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EDITORIAL - Earning respect

Some people are not amused that a record high 130 people have filed certificates of candidacy for the 2016 presidential race, with the majority looking like they need psychiatric help.

Many of the candidates are mouthing the same campaign statements and promises. With their humble backgrounds, the spiels may not just be mere motherhood statements. Many have first-hand knowledge of what ordinary Filipinos want: meaningful jobs, decent housing, quality education, better roads and mass transportation.

Still, too many of the 130 are embarrassing examples of the unique brand of Philippine democracy. The world must be wondering about the weakness of a system that allows that kind of circus to prevail, with the situation seeming to get worse with each electoral exercise. The Commission on Elections will have to expend time, effort and public funds in the process of weeding out nuisance candidates from the list of presidential aspirants. Why not regulate their entry at the outset, by requiring a reasonable amount of filing bond, for example, that is forfeited in case the candidate is declared a nuisance?

This circus can also be minimized if the country had a strong party system in place. But political parties after the Marcos dictatorship have been nothing but vehicles for launching presidential ambitions and accommodating major campaign donors and political butterflies. Knowing that parties stand only for temporary political alliances of convenience rather than positions on issues and policies, Filipino voters pick a president and vice president from rival parties. Who can blame those unknown presidential aspirants for believing that they don’t need political parties for their campaign?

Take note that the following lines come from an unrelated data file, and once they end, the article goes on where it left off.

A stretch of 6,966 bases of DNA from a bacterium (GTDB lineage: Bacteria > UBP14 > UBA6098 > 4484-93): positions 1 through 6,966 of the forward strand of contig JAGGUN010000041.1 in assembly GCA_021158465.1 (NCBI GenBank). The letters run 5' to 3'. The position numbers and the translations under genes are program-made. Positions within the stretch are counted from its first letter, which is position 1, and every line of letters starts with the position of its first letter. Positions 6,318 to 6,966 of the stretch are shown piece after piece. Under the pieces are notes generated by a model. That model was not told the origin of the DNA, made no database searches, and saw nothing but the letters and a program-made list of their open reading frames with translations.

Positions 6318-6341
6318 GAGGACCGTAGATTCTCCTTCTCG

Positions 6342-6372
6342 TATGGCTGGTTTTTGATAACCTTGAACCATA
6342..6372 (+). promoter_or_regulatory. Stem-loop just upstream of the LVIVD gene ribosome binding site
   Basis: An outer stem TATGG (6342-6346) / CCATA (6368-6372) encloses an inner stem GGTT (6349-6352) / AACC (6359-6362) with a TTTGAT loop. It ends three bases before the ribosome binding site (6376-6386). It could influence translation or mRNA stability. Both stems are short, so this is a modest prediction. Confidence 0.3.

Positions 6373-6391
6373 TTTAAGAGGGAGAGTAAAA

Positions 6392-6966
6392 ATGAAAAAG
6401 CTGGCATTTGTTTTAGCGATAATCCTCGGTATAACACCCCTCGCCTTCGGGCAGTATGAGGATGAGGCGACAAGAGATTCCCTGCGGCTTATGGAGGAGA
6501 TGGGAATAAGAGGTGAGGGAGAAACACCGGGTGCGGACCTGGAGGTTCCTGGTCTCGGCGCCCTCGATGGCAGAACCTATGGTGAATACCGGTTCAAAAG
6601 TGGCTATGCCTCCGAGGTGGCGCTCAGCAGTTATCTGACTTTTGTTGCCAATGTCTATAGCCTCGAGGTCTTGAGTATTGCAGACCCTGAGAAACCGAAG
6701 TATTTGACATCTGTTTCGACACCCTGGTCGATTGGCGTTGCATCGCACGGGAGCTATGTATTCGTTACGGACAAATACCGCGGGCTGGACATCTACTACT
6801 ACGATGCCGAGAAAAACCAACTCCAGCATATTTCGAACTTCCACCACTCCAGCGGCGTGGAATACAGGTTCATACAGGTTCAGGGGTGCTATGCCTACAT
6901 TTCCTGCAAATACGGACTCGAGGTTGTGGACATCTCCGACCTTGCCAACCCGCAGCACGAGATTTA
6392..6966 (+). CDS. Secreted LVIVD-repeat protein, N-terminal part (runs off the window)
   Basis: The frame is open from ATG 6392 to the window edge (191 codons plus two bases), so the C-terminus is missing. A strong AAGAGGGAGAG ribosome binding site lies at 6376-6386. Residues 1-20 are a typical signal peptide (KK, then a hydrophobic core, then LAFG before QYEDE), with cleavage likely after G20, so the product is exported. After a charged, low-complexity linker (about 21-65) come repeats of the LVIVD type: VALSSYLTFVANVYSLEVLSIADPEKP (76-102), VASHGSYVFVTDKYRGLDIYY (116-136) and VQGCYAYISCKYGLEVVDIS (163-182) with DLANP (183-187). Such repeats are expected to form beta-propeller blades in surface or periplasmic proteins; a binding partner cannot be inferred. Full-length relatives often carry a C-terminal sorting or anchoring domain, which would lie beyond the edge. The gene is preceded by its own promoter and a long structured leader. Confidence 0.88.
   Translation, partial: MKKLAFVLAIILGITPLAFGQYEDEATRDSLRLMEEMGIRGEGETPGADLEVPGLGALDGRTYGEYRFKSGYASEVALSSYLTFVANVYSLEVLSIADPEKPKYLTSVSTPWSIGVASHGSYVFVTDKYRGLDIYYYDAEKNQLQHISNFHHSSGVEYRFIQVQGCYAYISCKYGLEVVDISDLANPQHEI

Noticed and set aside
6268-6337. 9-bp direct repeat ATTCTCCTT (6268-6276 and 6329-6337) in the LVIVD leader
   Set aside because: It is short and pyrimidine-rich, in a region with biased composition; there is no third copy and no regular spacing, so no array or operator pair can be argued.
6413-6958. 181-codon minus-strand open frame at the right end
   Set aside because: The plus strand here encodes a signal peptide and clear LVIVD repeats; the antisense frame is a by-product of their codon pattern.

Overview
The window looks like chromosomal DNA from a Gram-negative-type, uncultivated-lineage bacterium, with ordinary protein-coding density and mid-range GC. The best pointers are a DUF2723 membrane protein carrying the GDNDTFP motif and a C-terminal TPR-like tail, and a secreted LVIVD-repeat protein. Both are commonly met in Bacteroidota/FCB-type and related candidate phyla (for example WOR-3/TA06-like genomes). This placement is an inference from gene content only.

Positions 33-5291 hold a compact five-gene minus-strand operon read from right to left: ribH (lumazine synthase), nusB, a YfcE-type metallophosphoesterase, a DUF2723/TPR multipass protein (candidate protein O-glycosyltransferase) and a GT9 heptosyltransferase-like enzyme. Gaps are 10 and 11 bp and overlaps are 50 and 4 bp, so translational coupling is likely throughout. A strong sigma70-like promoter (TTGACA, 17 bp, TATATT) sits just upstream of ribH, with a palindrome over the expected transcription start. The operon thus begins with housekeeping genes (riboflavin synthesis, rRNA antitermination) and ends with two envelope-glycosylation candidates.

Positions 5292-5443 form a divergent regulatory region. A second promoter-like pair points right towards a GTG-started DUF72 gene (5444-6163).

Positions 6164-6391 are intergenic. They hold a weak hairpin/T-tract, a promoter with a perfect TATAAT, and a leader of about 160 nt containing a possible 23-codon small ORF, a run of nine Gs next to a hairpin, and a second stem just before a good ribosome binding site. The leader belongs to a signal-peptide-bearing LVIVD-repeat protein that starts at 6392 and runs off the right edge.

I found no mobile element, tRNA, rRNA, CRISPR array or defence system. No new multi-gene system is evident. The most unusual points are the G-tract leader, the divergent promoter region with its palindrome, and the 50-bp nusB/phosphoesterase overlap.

And who can blame them for believing that anyone even without experience or sufficient education can seek elective office? Who’s to say that they’re worse than the many people who have won public office purely on the strength of their surnames or the endorsement of a religious group?

And at least the candidates headed for nuisance status are nothing like the murderers, jueteng lords, smugglers, wife beaters and plunderers who have been elected to public office.

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People lament that the circus at the Comelec shows disrespect for high public office. But respect is earned, not imposed. If Filipinos have lost respect for the presidency, and for public office in general, it is because they have seen too many government officials unworthy of respect, and see public office as a joke.

 

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